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Faces of American Golf

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DUBLIN, Ohio – For years, the literal face of American golf has looked wholly familiar. Think the steely-eyed glare of Tiger Woods combined with the Cheshire cat grin of Phil Mickelson. All others needed not apply when two of the world’s most popular athletes were at the height of their supremacy.

Like all faces, though, this one has matured with age. And while those hints of Tiger and Phil still remain, they are now blended with the features of lesser known yet hardly unqualified countrymen.

The cool stoicism of Steve Stricker. The rugged determination of Jonathan Byrd. The omnipresent toothy mien of Matt Kuchar. The unassuming persistence of Mark Wilson.

Those four players make up a large part of the Memorial Tournament leaderboard through three rounds. While other flashier players such as Dustin Johnson, Bubba Watson, Hunter Mahan and Rickie Fowler are often viewed as this nation’s new collective face of the game, these contenders form a quartet of reserved resolve while ascending the list of elite U.S. talents.

There’s Stricker, who leads by three entering the final round at Muirfield Village. Once so far removed from solid play that he lost his playing privileges, he is seeking his sixth victory since the beginning of 2009.

There’s Byrd, who will join the leader in Sunday’s final pairing. Already with a title at Kapalua and runner-up result at Quail Hollow under his belt, he is enjoying more of a career invigoration than resurgence.

There’s Kuchar, who is four shots off the lead in search of yet another lofty finish. Simply put, he has been the world’s most consistent golfer over the past 24 months, less dominant than just undeviating.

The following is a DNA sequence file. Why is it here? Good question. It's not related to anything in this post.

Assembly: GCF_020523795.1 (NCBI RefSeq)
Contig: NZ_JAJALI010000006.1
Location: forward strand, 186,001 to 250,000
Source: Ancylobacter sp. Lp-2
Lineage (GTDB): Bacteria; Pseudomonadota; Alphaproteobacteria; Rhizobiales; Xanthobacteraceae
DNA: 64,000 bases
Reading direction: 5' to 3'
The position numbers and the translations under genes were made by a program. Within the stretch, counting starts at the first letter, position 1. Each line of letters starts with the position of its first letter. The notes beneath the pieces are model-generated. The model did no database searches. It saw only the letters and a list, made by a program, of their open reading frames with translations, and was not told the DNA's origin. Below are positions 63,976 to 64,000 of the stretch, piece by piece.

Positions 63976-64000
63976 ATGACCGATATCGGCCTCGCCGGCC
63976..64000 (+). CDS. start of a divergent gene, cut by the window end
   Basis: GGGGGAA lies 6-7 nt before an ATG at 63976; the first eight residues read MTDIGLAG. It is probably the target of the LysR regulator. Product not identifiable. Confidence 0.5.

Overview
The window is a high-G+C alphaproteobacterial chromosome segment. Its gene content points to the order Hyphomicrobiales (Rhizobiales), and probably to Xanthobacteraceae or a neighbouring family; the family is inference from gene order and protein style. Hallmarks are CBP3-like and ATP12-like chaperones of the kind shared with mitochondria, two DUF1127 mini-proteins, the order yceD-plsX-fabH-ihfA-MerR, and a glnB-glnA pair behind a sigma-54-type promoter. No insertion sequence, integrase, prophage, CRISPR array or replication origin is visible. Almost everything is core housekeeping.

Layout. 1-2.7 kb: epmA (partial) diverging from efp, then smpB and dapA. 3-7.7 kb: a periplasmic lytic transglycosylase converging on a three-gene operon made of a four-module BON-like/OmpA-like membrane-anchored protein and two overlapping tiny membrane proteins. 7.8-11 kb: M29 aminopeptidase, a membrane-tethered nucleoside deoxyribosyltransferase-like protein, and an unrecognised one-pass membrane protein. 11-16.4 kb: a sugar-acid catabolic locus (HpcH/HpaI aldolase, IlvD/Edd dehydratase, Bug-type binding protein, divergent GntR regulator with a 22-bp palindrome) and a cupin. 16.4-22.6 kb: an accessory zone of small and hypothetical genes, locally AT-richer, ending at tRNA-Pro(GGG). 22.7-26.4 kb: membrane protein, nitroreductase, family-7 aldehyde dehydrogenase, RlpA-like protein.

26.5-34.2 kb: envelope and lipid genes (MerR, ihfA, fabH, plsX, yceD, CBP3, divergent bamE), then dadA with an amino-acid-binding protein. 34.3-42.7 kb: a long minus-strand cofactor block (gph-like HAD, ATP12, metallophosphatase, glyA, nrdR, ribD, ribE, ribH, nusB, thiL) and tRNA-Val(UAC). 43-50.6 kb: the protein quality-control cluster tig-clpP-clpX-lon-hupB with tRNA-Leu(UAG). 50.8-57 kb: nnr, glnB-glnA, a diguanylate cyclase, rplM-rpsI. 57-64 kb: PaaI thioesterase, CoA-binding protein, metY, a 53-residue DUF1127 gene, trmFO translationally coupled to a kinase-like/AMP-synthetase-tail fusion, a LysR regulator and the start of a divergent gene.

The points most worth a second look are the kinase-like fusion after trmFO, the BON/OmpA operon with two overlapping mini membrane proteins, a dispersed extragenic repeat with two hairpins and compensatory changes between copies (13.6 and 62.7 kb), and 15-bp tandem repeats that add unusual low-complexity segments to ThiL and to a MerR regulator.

There’s Wilson, who is five back and seeking what would be a PGA Tour-leading third victory this season. Despite winning just twice in his first 216 career appearances, he already owns two titles in 14 starts this year, joining Watson as the only players with more than one.

They aren’t so much the Fearsome Foursome as they are the Fearless Foursome.

“I tell people I think Tiger has kind of given us a window,” Byrd said. “He's giving us some time to get some tournament experience and win some tournaments and it's just exciting to see so many guys having a chance to win each week and so many different guys winning.

“There's a lot of talented guys out here right now, guys playing with a lot of confidence. … I think that's kind of spurred me on some, watching those guys. It's just nice to see. I do think American golf right now has a lot of faces, and for a while it was just one face.”

Entering the final round, U.S.-born players constitute the top-four on the Memorial leaderboard, six of the top-seven, 10 of the top-13 and 17 of the top-22. It would be careless to base the revitalization of American golf on a single tournament, of course, especially considering international players hold each of the four major championship titles, The Players Championship and a little thing called the Ryder Cup, as well.

Then there’s the fact that this event favors the native sons for a variety of reasons, not the least of which is that stars such as Lee Westwood, Martin Kaymer, Graeme McDowell and Paul Casey aren’t even in the field.

If we’re learning anything from this week, it’s not that Americans are once again ready to make a collective ascendancy up the world ranking, but that the talent pool is deeper and those advancing from the shallow end aren’t necessarily the players we’ve long expected to make such a journey.

If you’re having a difficult time believing the allure of the superstars has been devalued, don’t worry, you’re not alone in such thinking. The guy leading this tournament still thinks so, too.

“I think it's always going to be Tiger and Phil,” Stricker said. 'They're the drawing power.  They're the guys, the face, I think, of American golf. Not to say that we can't jump in there and grab some of that, too. But those guys, they're big-time. They draw. They draw a lot of people.

“You know, we just kind of live in their little world. I've said that before. Like I say, it's nice to jump up in there and win a tournament here and there and hopefully have another good round tomorrow and do it.”

If he does – or any of his humble brethren, for that matter – don’t expect him to instantly transform the face of American golf. It is, however, slowly transcending to include more players and perhaps not those who were thought to be there.

It’s all part of the new world order, or at least the new American order, in which the quality of a chosen few has been usurped by the overall quantity of many more who are showing their faces.